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A Tyrant And A Lady
by [?]

When Donovan Pasha discovered the facts for the first time, he found more difficulty in keeping the thing to himself than he had ever found with any other matter in Egypt. He had unearthed one of those paradoxes which make for laughter–and for tears. It gave him both; he laughed till he cried. Then he went to the Khedivial Club and ordered himself four courses, a pint of champagne and a glass of ’48 port, his usual dinner being one course, double portion, and a pint of claret. As he sat eating he kept reading a letter over and over, and each time he read he grinned–he did not smile like a well-behaved man of the world, he did not giggle like a well-veneered Egyptian back from Paris, he chuckled like a cabman responding to a liberal fare and a good joke. A more unconventional little man never lived. Simplicity was his very life, and yet he had a gift for following the sinuosities of the Oriental mind; he had a quality almost clairvoyant, which came, perhaps, from his Irish forebears. The cross-strain of English blood had done him good too; it made him punctilious and kept his impulses within secure bounds. It also made him very polite when he was angry, and very angry when any one tried to impose upon him, or flatter him.

The letter he read so often was from Kingsley Bey, the Englishman, who, coming to Egypt penniless, and leaving estates behind him encumbered beyond release, as it would seem, had made a fortune and a name in a curious way. For years he had done no good for himself, trying his hand at many things–sugar, salt, cotton, cattle, but always just failing to succeed, though he came out of his enterprises owing no one. Yet he had held to his belief that he would make a fortune, and he allowed his estates to become still more encumbered, against the advice of his solicitors, who grew more irritable as interest increased and rents further declined. The only European in Egypt who shared his own belief in himself was Dicky Donovan. Something in the unfailing good-humour, the buoyant energy, the wide imagination of the man seized Dicky, warranted the conviction that he would yet make a success. There were reasons why sugar, salt, cotton, cattle and other things had not done well. Taxes, the corvee, undue influence in favour of pashas who could put his water on their land without compensation, or unearthed old unpaid mortgages on his land, or absorbed his special salt concession in the Government monopoly, or suddenly put a tax on all horses and cattle not of native breed; all these and various other imposts, exactions, or interferences engineered by the wily Mamour, the agent of the mouffetish, or the intriguing Pasha, killed his efforts, in spite of labours unbelievable. The venture before the last had been sugar, and when he arrived in Cairo, having seen his fields and factories absorbed in the Khedive’s domains, he had but one ten pounds to his name.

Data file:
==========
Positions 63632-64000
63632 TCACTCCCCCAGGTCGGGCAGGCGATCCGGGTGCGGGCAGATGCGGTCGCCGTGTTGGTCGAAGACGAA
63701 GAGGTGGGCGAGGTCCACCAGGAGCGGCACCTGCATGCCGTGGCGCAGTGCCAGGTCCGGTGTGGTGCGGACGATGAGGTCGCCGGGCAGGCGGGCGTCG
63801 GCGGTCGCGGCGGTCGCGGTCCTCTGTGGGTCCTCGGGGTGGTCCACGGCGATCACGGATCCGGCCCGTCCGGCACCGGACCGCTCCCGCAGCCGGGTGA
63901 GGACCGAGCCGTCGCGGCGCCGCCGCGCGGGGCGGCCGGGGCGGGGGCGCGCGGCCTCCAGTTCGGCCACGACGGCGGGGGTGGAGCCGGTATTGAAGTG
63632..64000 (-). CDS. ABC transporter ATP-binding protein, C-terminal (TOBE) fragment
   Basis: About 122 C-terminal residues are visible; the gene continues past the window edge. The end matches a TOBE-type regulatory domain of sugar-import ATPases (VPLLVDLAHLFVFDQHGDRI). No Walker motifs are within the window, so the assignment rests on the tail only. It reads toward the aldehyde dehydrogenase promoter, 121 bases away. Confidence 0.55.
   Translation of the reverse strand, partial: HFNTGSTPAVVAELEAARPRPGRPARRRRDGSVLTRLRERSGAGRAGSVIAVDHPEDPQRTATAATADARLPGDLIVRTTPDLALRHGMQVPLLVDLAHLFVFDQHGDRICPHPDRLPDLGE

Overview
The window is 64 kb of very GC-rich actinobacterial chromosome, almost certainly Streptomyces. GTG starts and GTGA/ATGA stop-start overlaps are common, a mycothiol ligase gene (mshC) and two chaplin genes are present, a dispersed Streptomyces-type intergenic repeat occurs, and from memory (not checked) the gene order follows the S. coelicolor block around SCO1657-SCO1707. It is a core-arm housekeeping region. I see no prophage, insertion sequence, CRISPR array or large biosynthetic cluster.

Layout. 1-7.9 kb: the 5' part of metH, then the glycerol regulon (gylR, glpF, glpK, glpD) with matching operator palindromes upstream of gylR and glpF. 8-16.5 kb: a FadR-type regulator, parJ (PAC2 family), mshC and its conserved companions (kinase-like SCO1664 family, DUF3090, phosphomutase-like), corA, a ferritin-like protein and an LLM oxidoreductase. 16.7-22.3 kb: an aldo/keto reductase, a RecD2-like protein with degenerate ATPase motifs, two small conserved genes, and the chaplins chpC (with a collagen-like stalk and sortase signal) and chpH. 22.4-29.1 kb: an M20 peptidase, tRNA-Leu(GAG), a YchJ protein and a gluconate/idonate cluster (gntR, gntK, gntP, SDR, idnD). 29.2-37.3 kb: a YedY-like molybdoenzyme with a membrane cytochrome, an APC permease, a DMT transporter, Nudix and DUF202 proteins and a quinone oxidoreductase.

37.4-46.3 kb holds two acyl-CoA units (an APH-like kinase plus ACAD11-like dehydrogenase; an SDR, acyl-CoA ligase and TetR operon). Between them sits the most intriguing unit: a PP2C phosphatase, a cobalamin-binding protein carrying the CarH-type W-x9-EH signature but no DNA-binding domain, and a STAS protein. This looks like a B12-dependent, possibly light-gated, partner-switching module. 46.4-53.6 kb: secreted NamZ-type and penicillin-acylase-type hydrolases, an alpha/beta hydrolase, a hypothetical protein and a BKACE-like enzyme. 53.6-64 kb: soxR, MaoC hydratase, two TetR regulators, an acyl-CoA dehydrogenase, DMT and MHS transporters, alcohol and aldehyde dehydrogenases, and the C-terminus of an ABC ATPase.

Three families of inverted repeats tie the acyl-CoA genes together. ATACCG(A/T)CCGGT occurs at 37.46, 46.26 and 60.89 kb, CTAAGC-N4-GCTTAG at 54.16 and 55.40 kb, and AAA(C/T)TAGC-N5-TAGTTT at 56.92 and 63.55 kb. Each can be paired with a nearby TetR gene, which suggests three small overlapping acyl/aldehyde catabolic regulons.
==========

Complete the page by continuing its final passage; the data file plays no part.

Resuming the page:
He went to Dicky Donovan and asked the loan of a thousand pounds. It took Dicky’s breath away. His own banking account seldom saw a thousand–deposit. Dicky told Kingsley he hadn’t got it. Kingsley asked him to get it–he had credit, could borrow it from the bank, from the Khedive himself! The proposal was audacious–Kingsley could offer no security worth having. His enthusiasm and courage were so infectious, however, though his ventures had been so fruitless, that Dicky laughed in his face. Kingsley’s manner then suddenly changed, and he assured Dicky that he would receive five thousand pounds for the thousand within a year. Now, Dicky knew that Kingsley never made a promise to any one that he did not fulfil. He gave Kingsley the thousand pounds. He did more. He went to the Khedive with Kingsley’s whole case. He spoke as he had seldom spoken, and he secured a bond from Ismail, which might not be broken. He also secured three thousand pounds of the Khedive’s borrowings from Europe, on Kingsley’s promise that it should be returned five-fold.